The Counselor

Ridley Scott is a filmmaker whose career has spanned some unadulterated cinema classics (Alien, Bladerunner, Thelma and Louise), some films of unmitigated awfulness (GI Jane, Kingdom of Heaven, A Good Year) and plenty that have fallen somewhere in between (Gladiator, Black Hawk Down, Body of Lies, Prometheus). With his latest effort, The Counselor, Scott plunges to new depths with a cinematic misfire of considerable heft. Despite possessing enough quality ingredients to produce what should have been a highly palatable viewing experience, The Counselor is ultimately as satisfying as a dodgy kebab after a big night out.

The Counselor Poster

With an original screenplay by none other than literary legend Cormac McCarthy and a stellar cast that includes Michael Fassbender, Javier Bardam, Brad Pitt, Penelope Cruz and Cameron Diaz, it is difficult to know exactly what went wrong. First and foremost, one can’t help but feel that McCarthy – who wrote the acclaimed novels from which the likes of No Country for Old Men and The Road were adapted into fabulous films – may have been better served to have penned The Counselor as a novel or short story and allowed somebody more experienced at the scriptwriting caper to mould the story into a screenplay. At times, the dialogue is unwieldy and unintentionally funny and there are many moments when it seems that McCarthy is being provocative just for the sake of it. A poolside conversation between Diaz’s Malkina and Cruz’s Laura is one example that readily springs to mind, while Diaz having sex with a car is another. Although riddled with conversations about, and allusions to sex, the film is decidedly unsexy despite being littered with beautiful people.

The film opens with a somewhat comical love scene involving Cruz and Fassbender as the titular lawyer whose name is never revealed. From here, The Counselor is very much a convoluted crime caper in which nobody seems to really know what is going on, despite the high stakes for the various parties involved. Bardam is flamboyant nightclub owner and criminal type Reiner, whose relationship with girlfriend Malkina seems borne from fear more than anything else. Reiner and the Counselor become involved in a plan to smuggle a shipment of drugs into America from Mexico, the transportation of which is one of the more ingenious aspects of the film as the contraband is stashed in drums which are then situated inside a septic tanker filled with sewerage. Pitt appears as a cocky intermediary whose involvement is supposed to ensure smooth sailing but, this is the movies after all, so nothing goes according to plan. The consequences are severe and several key players make the ultimate sacrifice for daring to dabble in the criminal underworld.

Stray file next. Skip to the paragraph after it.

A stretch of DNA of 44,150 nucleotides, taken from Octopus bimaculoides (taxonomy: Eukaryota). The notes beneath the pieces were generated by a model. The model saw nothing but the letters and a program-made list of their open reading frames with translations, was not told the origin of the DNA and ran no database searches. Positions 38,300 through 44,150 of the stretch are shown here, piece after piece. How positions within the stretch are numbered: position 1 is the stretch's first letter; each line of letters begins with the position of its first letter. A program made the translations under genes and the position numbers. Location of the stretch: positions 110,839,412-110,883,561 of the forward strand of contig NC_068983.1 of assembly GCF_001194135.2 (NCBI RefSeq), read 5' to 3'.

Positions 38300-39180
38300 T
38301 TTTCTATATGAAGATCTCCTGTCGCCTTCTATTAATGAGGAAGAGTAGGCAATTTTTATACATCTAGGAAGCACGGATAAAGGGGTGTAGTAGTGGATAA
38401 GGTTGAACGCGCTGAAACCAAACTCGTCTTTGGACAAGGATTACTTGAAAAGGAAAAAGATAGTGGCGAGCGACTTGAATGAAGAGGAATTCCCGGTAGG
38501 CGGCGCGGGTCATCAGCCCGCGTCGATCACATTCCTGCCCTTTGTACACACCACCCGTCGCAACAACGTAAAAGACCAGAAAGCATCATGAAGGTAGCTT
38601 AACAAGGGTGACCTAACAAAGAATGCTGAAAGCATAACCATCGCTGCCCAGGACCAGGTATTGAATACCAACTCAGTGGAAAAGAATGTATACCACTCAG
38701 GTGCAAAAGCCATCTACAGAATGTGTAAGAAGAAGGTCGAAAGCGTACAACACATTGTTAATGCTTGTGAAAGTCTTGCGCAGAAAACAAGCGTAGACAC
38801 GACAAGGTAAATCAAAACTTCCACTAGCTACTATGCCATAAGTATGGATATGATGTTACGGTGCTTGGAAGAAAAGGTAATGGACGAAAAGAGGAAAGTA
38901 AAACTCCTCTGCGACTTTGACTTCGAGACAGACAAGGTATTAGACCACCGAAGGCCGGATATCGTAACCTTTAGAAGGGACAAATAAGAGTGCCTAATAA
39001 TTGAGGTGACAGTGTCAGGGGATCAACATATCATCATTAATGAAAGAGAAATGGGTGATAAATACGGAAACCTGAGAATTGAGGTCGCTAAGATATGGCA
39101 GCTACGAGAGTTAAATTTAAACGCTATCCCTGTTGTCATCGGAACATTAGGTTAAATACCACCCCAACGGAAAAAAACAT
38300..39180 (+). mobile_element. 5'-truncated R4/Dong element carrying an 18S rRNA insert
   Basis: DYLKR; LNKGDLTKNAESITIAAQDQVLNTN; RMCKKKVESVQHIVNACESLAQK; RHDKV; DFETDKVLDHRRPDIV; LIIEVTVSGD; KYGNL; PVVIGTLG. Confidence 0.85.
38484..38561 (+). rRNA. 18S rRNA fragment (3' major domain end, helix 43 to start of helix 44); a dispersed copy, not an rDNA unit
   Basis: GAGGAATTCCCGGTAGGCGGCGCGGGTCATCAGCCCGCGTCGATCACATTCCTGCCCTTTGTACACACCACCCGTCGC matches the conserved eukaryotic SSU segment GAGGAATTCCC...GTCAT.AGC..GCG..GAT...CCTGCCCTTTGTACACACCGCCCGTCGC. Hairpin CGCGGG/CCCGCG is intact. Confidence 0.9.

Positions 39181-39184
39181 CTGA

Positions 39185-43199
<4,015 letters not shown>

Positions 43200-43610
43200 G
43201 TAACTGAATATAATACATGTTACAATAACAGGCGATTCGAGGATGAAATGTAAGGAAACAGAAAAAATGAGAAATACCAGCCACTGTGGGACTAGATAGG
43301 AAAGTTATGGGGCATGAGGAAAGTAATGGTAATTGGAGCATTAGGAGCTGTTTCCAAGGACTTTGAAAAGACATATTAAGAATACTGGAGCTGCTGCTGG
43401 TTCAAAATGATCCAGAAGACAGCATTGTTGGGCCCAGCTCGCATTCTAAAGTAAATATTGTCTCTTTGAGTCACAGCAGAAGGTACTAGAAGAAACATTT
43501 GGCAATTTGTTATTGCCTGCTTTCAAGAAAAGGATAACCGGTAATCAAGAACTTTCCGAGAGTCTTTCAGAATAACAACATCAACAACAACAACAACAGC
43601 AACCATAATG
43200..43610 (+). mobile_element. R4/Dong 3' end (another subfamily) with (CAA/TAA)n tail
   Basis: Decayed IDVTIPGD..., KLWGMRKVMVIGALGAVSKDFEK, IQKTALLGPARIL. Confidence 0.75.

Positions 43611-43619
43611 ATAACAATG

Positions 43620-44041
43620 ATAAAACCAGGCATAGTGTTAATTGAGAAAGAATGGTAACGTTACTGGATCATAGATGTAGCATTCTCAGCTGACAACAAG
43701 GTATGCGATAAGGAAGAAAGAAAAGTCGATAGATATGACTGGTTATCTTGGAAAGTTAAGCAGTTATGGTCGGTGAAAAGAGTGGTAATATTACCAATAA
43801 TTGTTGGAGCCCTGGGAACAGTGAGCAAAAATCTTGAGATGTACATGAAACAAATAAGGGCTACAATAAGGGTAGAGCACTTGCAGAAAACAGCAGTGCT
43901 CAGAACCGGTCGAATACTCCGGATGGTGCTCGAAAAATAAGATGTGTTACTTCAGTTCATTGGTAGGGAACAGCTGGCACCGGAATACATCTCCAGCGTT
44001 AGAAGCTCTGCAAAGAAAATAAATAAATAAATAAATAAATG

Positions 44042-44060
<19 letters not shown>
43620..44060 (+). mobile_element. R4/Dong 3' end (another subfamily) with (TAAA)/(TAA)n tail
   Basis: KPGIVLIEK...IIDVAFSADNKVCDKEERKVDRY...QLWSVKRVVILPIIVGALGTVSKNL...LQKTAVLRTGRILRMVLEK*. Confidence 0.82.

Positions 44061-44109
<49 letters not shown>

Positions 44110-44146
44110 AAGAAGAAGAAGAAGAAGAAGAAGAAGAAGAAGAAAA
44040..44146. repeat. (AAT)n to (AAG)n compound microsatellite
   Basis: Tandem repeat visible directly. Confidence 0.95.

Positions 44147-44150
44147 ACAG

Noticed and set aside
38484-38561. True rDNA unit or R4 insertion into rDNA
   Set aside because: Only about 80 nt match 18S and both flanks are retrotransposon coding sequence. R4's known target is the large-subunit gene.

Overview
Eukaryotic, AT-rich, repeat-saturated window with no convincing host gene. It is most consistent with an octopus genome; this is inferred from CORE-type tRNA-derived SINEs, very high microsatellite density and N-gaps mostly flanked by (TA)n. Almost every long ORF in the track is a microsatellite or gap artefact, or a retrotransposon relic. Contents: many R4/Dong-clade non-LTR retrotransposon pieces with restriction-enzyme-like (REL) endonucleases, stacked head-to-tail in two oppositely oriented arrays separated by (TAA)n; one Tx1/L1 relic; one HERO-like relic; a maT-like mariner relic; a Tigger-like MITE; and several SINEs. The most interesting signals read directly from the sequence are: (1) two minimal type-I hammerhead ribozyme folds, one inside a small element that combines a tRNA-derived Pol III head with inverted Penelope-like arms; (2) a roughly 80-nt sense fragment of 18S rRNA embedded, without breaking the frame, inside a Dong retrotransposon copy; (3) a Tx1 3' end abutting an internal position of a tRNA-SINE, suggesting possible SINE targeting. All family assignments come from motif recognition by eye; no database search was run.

The Counselor 1

There is no doubt that our out-of-his-depth Counselor is very much in love with Laura and this relationship presents as the only genuine connection in the film, despite the clunky opening. In fact, the links between the various other characters and their exact role in the narrative is very difficult to fathom at times. The sophistication and efficiency of the double cross – which literally results in a trail of bodies littering the highway – is impressive and offers considerable insight into how good the film could have been if as much effort had gone into developing the characters and their relationships. The performances are fine for the most part given what they have to work with, although Diaz overplays her hand somewhat, channelling Ellen Barkin in a performance that ultimately renders Malkina as more a caricature than a genuinely menacing femme fatale.

The Counselor 2

With small supporting roles from the likes of John Leguizamo, Goran Visnjic, Rosie Perez and Bruno Ganz (who was so amazing in Downfall), is seems incredulous that a film blessed with so much talent can be such a disappointment. Maybe this story needed to be told over a longer format that would allow sufficient exploration of the various players, their history, their motivations and their relationships. As it stands, not only is it hard to know what is going on, it really is hard to care.

Leave a Reply

Fill in your details below or click an icon to log in:

WordPress.com Logo

You are commenting using your WordPress.com account. Log Out / Change )

Twitter picture

You are commenting using your Twitter account. Log Out / Change )

Facebook photo

You are commenting using your Facebook account. Log Out / Change )

Google+ photo

You are commenting using your Google+ account. Log Out / Change )

Connecting to %s